Thursday, November 16, 2006
CLEVELAND, Nov. 16 (UPI) -- U.S. researchers have determined an enzyme that produces a toxic protein involved in
Alzheimer's disease is also important for nerve cell myelination.
The finding by Riqiang Yan and colleagues at the Cleveland Clinic suggests targeting the BACE1 enzyme as an Alzheimer disease treatment might produce significant adverse side effects.
Most nerve cell axons are wrapped with a layer of myelin, which acts as an insulator to allow nerve impulses to travel more quickly to their destination. Riqiang Yan and colleagues studied mice with a deletion of the BACE1 gene.
The researchers found the thickness of the myelin sheath in the mice was reduced along axons throughout the brain and spinal cord. Those effects were visible as early as 15 days following birth and lasted into adulthood.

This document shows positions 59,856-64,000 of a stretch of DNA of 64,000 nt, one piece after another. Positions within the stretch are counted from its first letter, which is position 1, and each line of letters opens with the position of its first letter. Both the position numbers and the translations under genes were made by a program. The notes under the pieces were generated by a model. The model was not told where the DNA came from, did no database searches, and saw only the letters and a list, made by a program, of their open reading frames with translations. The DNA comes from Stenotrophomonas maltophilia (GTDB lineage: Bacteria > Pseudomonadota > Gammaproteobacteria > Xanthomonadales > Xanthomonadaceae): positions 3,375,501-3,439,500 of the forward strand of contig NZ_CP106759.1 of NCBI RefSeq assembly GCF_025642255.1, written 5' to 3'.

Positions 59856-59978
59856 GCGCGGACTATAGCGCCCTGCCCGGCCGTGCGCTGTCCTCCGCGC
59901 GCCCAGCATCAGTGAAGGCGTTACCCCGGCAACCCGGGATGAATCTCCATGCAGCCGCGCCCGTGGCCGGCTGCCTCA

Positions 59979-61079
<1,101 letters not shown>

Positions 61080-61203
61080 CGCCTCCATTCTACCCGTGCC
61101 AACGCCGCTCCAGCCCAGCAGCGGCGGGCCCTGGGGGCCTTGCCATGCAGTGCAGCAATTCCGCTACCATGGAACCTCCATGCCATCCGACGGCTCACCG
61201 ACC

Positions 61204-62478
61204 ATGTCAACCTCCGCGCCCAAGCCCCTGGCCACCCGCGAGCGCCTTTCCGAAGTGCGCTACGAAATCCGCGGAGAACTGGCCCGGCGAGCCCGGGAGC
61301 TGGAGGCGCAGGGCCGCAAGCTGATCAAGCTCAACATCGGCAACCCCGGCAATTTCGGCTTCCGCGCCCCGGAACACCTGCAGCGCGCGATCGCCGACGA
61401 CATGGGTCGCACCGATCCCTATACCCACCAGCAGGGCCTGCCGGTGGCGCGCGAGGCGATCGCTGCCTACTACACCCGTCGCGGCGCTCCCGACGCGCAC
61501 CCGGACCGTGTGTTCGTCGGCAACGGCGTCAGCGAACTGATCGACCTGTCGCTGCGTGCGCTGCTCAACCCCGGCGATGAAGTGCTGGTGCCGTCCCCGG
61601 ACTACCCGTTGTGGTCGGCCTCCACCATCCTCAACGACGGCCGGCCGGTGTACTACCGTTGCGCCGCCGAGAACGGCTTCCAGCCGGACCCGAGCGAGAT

The mice also exhibited lower pain thresholds and decreased grip strength -- both typical signs of demyelination.
The researchers concluded that although inhibition of BACE1 may reduce the conversion of amyloid precursor protein into the plaques deposits seen in Alzheimer disease, the study's results suggest that as a therapeutic technique, it should be approached with caution.
The research is presented in the December issue of Nature Neuroscience.
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